Masters of Illusion: Bluebirds Aren’t Really Blue

None of the beautiful bluebirds you see in your yard or at the feeder are actually blue due to pigments in their feathers. In fact, as far as we know, no bird in the world contains a blue pigment in its feathers.

It turns out that it is very difficult for living things to manufacture blue pigment. Therefore, the blue color we see in bluebirds comes from a pretty cool optical illusion.

Are Bluebirds Really Blue?

A bluebird perched on a tree branch

Pick a bluebird feather, twirl it between your fingers—is the feather truly blue? Now try crushing a couple of barbs and see if they’ll produce anything containing a blue pigment.

The fact is that the blue appearance of bluebird feathers is nothing more than a really awesome trick of the light.

When light shines on these feathers, they appear blue. However, when the light shines through them, they’ll look gray or black. Simply put, the feathers only look blue when lights shine on them.

Indeed, bluebird feathers might look uniformly gray or black to the human eye under UV light.

People having this epiphany will inevitably wonder how these tiny birds achieve such an impressive feat?

Why are Bluebirds Blue?

Plumage coloration in birds is usually due to one of two things—either:

  1. Biopigments
  2. Microstructural modifications in the barb produce what is known as structural color

Pigment-Based Colors in Birds

The colors displayed in avian plumage may be produced by chemical pigments (often referred to as biopigments). Biopigments commonly found in bird feathers include:

  • Carotenoids
  • Melanin
  • Porphyrins
  • Psittacofulvin

Red and yellow plumage get their color from actual carotenoid pigments. On the other hand, Melanin pigments give feathers black or gray colors.

Blue hues are different—birds can’t make them from biopigments. The blue color we see in bluebirds, for instance, comes from light subtly interacting with barb molecules to produce what is known as structural color.

Structural Colors in Birds

In 1869, John Tyndall, a physicist, demonstrated how fine dust particles preferentially backscatter blue light when white light illuminates them. This phenomenon, thus named Tyndall structural color, is also responsible for the blue color of the sky. Gas particles in the atmosphere scatter away blue light making the sky look blue.

Avian colors produced by biopigments exist on a continuum with colors created by structurally induced backscattered light.

The structural blue color of the bluebird isn’t due to pigment. Instead, it’s a result of light being absorbed and scattered by small bodies in the spongy keratin layer of the feather barbs.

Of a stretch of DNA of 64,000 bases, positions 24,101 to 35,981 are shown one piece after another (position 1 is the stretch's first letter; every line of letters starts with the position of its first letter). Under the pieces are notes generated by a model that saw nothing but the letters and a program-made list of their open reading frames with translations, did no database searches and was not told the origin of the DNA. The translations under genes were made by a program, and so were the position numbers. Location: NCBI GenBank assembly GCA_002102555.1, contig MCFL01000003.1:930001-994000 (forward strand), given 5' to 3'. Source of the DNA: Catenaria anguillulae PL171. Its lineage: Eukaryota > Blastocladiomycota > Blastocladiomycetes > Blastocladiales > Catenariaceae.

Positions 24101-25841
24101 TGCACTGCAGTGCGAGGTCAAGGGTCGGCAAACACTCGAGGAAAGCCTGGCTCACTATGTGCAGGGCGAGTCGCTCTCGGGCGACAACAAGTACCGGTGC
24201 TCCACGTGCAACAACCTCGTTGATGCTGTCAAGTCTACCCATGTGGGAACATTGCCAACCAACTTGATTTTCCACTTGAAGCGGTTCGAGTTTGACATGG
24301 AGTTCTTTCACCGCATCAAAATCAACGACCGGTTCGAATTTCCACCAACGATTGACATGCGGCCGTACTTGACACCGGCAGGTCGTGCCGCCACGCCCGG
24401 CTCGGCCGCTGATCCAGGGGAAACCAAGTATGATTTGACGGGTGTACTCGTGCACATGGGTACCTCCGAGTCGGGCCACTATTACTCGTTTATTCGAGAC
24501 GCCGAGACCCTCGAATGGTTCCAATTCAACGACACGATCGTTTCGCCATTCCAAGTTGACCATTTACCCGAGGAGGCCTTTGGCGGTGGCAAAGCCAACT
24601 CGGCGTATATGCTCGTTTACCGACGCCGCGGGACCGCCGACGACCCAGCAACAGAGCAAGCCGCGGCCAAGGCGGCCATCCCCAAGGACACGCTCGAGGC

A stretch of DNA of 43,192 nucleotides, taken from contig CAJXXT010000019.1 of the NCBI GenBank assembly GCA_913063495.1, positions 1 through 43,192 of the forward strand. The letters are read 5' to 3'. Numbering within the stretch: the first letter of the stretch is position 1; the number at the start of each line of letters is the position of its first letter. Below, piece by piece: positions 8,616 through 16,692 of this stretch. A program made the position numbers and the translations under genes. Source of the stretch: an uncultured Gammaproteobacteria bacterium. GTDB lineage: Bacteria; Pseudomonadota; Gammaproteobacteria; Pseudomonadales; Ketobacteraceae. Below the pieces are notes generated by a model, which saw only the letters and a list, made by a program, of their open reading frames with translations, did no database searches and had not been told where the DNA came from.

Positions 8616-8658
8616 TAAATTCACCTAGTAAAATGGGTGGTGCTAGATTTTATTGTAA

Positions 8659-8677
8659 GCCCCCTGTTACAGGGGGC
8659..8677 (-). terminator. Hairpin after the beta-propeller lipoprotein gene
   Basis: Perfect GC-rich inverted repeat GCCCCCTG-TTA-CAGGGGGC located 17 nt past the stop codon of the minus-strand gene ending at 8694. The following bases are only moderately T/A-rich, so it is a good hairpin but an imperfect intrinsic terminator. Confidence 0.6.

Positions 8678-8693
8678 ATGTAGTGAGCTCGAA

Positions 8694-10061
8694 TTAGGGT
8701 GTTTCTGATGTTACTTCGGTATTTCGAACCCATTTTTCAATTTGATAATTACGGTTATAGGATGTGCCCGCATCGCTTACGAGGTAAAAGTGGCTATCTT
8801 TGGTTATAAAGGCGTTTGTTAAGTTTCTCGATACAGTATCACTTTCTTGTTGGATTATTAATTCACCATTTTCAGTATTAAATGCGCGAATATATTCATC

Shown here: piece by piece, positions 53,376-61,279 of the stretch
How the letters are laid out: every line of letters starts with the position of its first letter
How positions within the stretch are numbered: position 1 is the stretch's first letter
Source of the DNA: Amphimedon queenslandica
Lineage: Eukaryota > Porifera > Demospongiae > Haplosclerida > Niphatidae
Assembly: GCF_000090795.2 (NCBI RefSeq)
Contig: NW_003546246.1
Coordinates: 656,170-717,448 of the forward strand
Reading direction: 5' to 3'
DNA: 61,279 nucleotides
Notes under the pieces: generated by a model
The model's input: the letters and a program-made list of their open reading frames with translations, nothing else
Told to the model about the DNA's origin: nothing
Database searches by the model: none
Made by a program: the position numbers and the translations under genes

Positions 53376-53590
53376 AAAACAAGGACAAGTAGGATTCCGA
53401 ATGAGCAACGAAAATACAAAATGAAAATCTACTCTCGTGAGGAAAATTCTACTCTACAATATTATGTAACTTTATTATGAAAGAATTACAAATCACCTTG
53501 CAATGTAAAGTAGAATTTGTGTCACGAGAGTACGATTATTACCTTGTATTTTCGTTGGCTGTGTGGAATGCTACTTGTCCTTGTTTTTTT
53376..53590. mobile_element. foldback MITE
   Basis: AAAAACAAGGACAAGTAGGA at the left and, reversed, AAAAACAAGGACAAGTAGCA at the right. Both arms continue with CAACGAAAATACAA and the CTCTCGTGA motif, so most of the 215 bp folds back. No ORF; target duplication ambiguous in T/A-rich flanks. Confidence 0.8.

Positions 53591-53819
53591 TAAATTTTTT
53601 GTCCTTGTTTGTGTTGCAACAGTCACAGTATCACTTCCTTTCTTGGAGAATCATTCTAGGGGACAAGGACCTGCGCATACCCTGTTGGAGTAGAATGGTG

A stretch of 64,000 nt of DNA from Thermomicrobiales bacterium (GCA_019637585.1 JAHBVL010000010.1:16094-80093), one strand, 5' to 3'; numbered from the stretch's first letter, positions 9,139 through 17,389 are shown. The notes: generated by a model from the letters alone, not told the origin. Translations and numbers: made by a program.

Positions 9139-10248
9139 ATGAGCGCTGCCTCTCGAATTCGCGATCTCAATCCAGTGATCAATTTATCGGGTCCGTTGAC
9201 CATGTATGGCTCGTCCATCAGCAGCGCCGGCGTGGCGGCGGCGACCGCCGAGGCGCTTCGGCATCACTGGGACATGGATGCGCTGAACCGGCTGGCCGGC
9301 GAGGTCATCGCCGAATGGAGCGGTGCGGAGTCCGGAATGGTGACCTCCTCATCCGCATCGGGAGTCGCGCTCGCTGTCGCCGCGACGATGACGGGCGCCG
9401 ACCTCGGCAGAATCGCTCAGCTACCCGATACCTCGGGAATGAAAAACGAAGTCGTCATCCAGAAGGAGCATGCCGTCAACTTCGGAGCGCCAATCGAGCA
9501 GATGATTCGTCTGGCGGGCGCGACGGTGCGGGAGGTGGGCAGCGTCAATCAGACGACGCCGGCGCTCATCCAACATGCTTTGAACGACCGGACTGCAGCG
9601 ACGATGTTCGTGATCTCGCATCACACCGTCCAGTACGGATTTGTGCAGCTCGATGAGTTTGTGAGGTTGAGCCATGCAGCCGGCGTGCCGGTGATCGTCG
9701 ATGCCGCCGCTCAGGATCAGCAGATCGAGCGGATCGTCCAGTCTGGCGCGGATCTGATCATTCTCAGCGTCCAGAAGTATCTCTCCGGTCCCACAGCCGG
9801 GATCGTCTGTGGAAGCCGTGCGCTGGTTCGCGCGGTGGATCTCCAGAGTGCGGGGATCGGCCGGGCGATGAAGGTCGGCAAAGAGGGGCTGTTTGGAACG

Are Bluebird Feathers Really Blue?

An eastern bluebird

Scientists have proven that, indeed, no blue pigment exists in bird feathers. Nevertheless, Bluebirds have a striking non-iridescent coloration on their heads, backs, rumps, wings, and tails. How does this come about?

Although their plumage is backed by the melanin pigment in the feather barbs, bluebirds are mainly colored by absorbance and scattering of certain wavelengths of natural light.

Using various analysis techniques like spectrometry, Fourier analysis, and transmission electron microscopy, scientists have demonstrated that the blue hue in bluebirds originates from the keratin and air molecules within feather barbs. Some of the molecules absorb specific wavelengths of ambient light. Other molecules scatter the light to create a reflectance spectrum with the blue coloration.


Bluebirds look blue because their feathers have small molecules that scatter and amplify blue light back to our eyes. From a chemistry point of view, their feathers don’t contain any blue-colored pigments in them.

Hence, one may correctly say that bluebird feathers aren’t actually blue; they only appear blue because of how they interact with light.

About the author

Hi, I'm Andrew. I am a highly experienced birder with a passionate interest in bird behavior and ecology. I have worked extensively with both captive and wild birds, conducting research on their natural history, physiology, and conservation. My work has taken me all over the world, and I have been lucky enough to observe some of the rarest and most exclusive species on earth. I am also an experienced teacher, having taught ornithology at both the college and high school levels.

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